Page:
The potential problem with using a QSST in this situation is that in many families there will be family members who are actively involved in the business (and who can therefore benefit from salaries and bonuses) and family members who are not so involved. All or some of the latter family members may want the corporation to distribute as much income as possible to their trust(s) in the way of dividends. Since these dividend distributions must be made proportionately to all of the corporation's shareholders, the QSST may then have the effect of "overfunding" the shares of the family member beneficiaries who are actively involved in the business, as well as the shares of other family member beneficiaries who do not need more current income, with income that must then be distributed to them outright.
Modification of existing QSSTs and ESBTs
If a trustee thinks that an existing irrevocable QSST would be better structured as an ESBT with Sec. 678 income withdrawal powers in the beneficiary, or that an existing ESBT lacking Sec. 678 withdrawal rights should be modified to include the same, it may be appropriate to utilize a state decanting statute or other form of nonjudicial or judicial modification of the trust, or perhaps even a power granted to the trustee in the trust document itself.
Note, however, that under a questionable reading of the Code and regulations, some state decanting statutes (including those based on the Uniform Trust Decanting Act) may at first blush appear to prohibit an existing QSST from being decanted to an ESBT. These decanting statutes should be reviewed carefully, however, because although the apparent intent of these statutes may have been to prohibit a QSST from decanting to an ESBT, in many cases the decanting will actually be permitted.11
In drafting decanting or other trust modification documents, an adviser should bear in mind the potential federal estate and gift tax issues involved. If the modification documents are carefully drafted, however, so that the only change relates to substitution of the right to withdraw income distributed from the S corporation to the trust (i.e., trust accounting income, within the meaning of Secs. 643(b) and 1361(d)(3)(B)), it would seem that the income beneficiary has given up nothing on a current basis because the beneficiary has retained the right to withdraw the same trust accounting income distributed by the S corporation to the trust. Note, however, that there are also potential generation-skipping transfer tax issues involved if the trust was irrevocable before 1986, because the new trust may have the effect of pushing more assets down to succeeding generations.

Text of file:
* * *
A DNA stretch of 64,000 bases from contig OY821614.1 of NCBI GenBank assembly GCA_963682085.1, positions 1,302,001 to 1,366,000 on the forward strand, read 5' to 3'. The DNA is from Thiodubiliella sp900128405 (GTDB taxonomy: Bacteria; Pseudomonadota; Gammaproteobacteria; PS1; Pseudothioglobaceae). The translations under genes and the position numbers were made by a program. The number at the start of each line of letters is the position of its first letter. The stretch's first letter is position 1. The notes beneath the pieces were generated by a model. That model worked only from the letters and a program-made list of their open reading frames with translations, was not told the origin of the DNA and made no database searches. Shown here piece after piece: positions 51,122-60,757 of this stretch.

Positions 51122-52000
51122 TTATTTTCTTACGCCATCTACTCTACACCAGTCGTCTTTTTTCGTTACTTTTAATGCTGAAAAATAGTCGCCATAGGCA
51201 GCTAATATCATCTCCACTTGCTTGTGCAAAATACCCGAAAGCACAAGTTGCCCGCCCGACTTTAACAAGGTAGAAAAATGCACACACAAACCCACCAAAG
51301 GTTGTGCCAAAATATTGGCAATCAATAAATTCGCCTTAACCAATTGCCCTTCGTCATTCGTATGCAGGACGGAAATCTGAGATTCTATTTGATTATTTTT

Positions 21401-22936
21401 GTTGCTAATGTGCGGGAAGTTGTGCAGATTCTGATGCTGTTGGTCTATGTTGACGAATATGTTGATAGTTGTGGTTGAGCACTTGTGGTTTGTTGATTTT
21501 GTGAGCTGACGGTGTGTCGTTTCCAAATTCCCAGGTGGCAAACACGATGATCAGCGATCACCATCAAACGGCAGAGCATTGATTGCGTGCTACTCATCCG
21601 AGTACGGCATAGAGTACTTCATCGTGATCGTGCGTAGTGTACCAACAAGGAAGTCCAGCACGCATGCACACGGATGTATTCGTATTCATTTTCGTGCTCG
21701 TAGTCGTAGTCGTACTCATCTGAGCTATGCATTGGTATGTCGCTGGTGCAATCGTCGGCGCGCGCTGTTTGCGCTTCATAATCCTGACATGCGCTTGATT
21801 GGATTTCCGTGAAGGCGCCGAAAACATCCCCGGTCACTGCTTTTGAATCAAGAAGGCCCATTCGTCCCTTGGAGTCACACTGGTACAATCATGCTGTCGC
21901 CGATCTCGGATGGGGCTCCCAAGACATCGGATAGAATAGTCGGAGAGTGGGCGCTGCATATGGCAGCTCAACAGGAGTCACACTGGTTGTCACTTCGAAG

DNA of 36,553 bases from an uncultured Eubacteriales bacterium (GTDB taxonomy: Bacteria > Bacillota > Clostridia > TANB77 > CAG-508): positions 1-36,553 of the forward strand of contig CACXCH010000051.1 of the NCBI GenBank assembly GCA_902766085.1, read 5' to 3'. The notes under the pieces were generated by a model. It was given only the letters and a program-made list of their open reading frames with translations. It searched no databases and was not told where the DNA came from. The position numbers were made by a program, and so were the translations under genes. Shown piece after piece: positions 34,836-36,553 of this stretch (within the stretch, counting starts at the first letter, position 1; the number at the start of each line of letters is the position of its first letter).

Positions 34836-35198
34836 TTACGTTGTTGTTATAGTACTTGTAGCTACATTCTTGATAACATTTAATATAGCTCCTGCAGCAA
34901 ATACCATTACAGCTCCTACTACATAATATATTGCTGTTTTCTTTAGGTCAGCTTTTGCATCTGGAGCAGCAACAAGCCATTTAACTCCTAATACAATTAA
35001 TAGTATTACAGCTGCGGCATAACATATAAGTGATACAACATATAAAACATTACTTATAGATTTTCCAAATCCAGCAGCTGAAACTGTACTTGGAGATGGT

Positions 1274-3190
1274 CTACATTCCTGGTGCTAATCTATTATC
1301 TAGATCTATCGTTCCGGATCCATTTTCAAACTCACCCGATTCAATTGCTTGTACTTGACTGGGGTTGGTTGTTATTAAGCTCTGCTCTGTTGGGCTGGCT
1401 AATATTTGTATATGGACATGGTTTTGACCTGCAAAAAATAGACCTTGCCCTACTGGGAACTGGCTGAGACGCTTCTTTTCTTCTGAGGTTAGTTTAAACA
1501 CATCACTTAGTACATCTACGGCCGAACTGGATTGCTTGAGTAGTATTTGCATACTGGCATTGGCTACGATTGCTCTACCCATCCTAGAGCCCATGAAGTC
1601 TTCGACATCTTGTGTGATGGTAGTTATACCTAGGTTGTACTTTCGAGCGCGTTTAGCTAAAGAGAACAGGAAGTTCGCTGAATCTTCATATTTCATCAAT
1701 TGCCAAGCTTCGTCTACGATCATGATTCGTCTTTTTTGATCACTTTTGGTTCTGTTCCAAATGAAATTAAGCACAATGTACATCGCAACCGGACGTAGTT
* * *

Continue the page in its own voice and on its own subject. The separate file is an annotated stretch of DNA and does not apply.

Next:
These are some issues to consider when seeking to modify an existing QSST or ESBT. For further discussion of these types of trusts, see Hartman and Walter, "Trusts as S Corporation Shareholders," also in this issue.
1 Small Business Job Protection Act of 1996, P.L. 104-188.
2 Subchapter S Revision Act of 1982, P.L. 97-354, §2.
3 Sec. 1361(d)(1)(A).
4 Sec. 1361(d)(1)(B).
5 Sec. 1361(c)(2)(A)(v).
6 Regs. Sec. 1.641(c)-1.
7 One notable exception is where a QSST is being used in conjunction with a qualified terminable interest property (QTIP) trust, where only the surviving spouse can be a lifetime beneficiary and all the trust's ordinary income must be distributed to the surviving spouse currently.
8 For more information on the technical aspects of utilizing Sec. 678, including sample forms, see Blase, 6-7-8: Estate Planning With Section 678 of the Internal Revenue Code (2022).
9 Uniform Marital Property Act, §5(c).
10 Note that the tax issues here would be compounded if provisions found in the proposed Build Back Better Act, which would impose 5% and 8% surtaxes at levels of trust income of as low as $200,000, are passed.
11 For more on the topic of decanting from a QSST to an ESBT, see Blase, "Decanting a QSST to a ESBT," Estate Planning (May 2022) (forthcoming).
|James G. Blase, CPA, J.D., LL.M., is principal of Blase & Associates LLC in Chesterfield, Mo. For more information about this article, contact firstname.lastname@example.org.